Defendant Wharton states that it changed, added to, and deleted many of the specifications for the Models provided by JPC. Defendants also state that from its very inception, the Industry Services proved to be a financial failure and Wharton consistently lost substantial sums on that service. A new president, Bruce Lippke, was named for defendant Wharton. Due to the failure of defendant's Industry Services division, Lippke, on more than one occasion, requested plaintiff to renegotiate the compensation provision of Section 3.3(i). Plaintiff declined to renegotiate this provision, but promised to increase its marketing input. Despite these added efforts, the division continued to fail.
On July 25, 1984, Lippke wrote a "confidential" letter to Joel Popkin. The letter noted the lack of improvement in the finances and growth of the Industry Services Division, and stated that defendant would have to make "further changes to reduce [the] losses," although he "would prefer to maintain some form of cooperative efforts with [plaintiff] . . . at a much reduced level of support and compensation."
On July 26, Lippke sent another letter to plaintiff. Citing the differences between the Models as contemplated under the Agreement and their final form (which, defendant Wharton maintained, reduced plaintiff's role in providing ongoing support functions), Wharton gave notice that the support services would no longer be required and that the support fee specified in Section 3.3(i) would not be paid after the quarter that was to end in October. Defendant did, however, recognize its obligation under the royalty provision, although due to the lack of profits no actual royalties have been paid. The letter concluded by Lippke's stating that "if you wish to pursue such a course [of restructuring their contractual relationship] we propose that the Agreement be amended." A proposed amendment was attached.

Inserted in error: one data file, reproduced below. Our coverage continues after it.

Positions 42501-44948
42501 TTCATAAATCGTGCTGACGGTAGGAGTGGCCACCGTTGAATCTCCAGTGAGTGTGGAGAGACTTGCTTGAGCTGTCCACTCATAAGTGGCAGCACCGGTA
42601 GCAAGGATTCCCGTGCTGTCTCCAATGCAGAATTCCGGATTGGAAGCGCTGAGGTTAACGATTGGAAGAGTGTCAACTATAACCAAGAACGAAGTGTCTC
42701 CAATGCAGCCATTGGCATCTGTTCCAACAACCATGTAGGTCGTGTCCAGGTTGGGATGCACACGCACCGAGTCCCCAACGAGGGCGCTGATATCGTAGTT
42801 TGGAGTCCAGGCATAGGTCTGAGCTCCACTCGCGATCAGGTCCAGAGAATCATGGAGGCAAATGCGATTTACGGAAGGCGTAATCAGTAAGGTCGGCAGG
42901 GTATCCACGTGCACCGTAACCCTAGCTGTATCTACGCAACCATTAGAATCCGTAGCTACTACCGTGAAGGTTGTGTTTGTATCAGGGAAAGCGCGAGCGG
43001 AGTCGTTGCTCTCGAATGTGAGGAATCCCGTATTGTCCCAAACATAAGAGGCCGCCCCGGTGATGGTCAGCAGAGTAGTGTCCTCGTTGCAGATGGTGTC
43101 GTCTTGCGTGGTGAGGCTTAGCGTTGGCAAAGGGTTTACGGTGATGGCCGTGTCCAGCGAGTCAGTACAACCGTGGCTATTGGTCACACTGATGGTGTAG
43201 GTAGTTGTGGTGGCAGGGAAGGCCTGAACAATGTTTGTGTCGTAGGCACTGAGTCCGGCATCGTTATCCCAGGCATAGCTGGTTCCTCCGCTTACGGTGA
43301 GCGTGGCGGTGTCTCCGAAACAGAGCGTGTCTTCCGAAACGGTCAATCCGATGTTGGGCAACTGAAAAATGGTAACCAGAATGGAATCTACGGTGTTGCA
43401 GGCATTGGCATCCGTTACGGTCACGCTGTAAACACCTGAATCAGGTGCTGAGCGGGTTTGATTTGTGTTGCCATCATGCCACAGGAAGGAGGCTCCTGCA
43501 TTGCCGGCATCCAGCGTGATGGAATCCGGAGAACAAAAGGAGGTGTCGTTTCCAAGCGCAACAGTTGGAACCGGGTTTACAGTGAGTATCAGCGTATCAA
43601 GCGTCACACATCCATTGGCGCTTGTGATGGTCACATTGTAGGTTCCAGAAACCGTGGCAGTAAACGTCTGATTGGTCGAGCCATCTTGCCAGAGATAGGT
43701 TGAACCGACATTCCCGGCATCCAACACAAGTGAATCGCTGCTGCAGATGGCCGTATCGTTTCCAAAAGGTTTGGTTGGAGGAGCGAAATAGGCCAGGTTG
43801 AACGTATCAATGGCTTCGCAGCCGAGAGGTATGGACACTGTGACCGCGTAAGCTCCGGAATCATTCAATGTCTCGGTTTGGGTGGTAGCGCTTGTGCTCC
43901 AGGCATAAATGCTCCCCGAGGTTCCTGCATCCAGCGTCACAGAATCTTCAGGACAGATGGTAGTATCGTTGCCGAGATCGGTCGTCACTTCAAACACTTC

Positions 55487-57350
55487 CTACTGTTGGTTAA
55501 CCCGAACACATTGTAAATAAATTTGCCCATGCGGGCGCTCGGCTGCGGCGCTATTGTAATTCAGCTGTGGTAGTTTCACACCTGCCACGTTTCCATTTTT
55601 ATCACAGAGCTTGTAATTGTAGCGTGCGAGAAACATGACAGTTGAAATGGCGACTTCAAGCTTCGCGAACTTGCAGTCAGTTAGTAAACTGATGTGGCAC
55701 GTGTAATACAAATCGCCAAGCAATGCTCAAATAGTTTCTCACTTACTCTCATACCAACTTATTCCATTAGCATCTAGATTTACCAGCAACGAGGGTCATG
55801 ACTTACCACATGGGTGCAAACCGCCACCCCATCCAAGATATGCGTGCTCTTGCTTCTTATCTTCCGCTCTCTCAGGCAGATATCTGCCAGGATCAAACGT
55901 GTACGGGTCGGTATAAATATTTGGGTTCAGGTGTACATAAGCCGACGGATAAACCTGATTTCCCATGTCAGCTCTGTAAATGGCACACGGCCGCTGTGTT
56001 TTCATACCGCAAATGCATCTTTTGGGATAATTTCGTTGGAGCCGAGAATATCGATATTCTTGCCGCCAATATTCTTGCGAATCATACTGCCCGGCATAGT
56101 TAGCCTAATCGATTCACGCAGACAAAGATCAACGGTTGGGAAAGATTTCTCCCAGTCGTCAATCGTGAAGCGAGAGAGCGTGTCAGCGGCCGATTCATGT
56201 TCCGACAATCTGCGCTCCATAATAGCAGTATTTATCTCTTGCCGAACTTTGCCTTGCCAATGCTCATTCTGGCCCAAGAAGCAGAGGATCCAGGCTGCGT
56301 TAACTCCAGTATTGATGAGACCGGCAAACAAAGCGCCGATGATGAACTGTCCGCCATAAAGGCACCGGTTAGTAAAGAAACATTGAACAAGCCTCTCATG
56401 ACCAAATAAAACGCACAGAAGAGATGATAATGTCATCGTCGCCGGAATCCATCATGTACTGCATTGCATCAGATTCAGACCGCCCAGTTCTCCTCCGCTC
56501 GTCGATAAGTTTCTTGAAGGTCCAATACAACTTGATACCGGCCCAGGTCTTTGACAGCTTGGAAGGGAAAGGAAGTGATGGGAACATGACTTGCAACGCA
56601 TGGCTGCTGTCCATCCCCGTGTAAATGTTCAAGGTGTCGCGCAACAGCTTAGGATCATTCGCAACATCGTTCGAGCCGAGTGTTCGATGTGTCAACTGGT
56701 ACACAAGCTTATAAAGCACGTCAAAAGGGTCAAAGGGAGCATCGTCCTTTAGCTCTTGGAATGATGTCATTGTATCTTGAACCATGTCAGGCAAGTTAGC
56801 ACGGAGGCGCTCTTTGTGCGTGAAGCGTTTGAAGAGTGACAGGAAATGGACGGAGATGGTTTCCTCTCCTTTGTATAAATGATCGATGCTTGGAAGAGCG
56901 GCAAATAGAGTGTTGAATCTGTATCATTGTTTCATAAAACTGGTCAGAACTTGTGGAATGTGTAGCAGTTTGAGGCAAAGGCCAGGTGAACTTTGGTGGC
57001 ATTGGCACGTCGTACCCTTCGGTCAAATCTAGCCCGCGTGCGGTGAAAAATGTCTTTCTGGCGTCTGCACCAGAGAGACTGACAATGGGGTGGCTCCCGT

Plaintiff filed this action on the basis of breach of contract and conversion. The breach of contract claim is based on defendant's alleged anticipatory breach of the Agreement by indicating it would not pay the support fee for the rest of the term of the Agreement. Plaintiff demands the entire support fee sum of $ 332,019. Plaintiff also alleges that defendants have violated provisions of the Agreement requiring that if defendants terminate the contract, Wharton shall cease offering services or products using the Models and to return to JPC a copy of the models documentation. See Sections 6.2, 6.3. Plaintiff bases its claim of conversion on the allegation that defendants are keeping the Models and continuing to sell service based upon them to the public.
I. The Breach of Contract Claim
Both JPC and Wharton move for summary judgment on the breach of contract claim, each claiming that the unambiguous language of the Agreement supports its position.
For reasons discussed below, the Court concludes that JPC is entitled to partial summary judgment under any one of three different analyses. First, Wharton breached the unambiguous language of the Agreement by failing to pay the full support fee for a 12-month period during which JPC provided support services. Second, Wharton anticipatorily breached the unambiguous language of the Agreement by notifying JPC that Wharton would no longer require support services, and would no longer pay the annual support fee. Finally, to the ...